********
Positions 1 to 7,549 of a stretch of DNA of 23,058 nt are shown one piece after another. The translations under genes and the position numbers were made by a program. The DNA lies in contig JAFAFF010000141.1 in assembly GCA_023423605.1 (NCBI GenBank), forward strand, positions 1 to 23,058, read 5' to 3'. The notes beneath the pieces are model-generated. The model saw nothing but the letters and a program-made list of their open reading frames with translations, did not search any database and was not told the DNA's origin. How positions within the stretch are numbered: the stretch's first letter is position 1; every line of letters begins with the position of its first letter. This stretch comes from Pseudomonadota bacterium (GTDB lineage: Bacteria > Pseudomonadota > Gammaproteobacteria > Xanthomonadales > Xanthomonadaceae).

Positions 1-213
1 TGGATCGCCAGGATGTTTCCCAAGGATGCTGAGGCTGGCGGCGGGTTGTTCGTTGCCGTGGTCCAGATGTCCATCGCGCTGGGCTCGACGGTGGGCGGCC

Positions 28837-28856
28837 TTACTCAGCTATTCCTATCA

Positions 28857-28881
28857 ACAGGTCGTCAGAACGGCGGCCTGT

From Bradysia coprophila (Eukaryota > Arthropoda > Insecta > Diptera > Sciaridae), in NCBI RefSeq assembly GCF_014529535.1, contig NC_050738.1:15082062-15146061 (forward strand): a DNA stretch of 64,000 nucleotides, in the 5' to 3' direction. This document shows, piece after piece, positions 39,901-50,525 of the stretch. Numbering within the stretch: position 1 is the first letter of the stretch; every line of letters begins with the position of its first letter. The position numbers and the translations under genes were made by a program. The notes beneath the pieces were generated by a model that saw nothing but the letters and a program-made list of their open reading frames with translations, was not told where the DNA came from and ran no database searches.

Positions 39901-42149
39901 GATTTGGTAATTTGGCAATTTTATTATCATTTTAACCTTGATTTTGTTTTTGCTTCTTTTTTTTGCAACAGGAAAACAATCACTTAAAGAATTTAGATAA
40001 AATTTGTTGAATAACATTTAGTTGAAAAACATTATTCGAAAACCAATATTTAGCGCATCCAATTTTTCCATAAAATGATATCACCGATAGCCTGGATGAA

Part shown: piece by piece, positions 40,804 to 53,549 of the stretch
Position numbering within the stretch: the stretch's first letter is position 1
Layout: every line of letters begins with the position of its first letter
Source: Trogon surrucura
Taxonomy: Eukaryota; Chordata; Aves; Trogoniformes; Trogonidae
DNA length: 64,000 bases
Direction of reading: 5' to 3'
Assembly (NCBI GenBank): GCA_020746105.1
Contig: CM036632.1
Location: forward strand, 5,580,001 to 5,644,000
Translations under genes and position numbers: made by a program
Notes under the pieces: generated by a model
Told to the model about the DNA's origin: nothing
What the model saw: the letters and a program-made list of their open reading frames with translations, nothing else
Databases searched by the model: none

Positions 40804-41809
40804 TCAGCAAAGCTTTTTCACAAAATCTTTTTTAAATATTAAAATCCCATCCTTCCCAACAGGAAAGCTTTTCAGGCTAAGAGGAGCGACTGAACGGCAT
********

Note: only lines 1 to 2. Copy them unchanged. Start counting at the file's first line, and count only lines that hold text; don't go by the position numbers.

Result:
Positions 1 to 7,549 of a stretch of DNA of 23,058 nt are shown one piece after another. The translations under genes and the position numbers were made by a program. The DNA lies in contig JAFAFF010000141.1 in assembly GCA_023423605.1 (NCBI GenBank), forward strand, positions 1 to 23,058, read 5' to 3'. The notes beneath the pieces are model-generated. The model saw nothing but the letters and a program-made list of their open reading frames with translations, did not search any database and was not told the DNA's origin. How positions within the stretch are numbered: the stretch's first letter is position 1; every line of letters begins with the position of its first letter. This stretch comes from Pseudomonadota bacterium (GTDB lineage: Bacteria > Pseudomonadota > Gammaproteobacteria > Xanthomonadales > Xanthomonadaceae).

Positions 1-213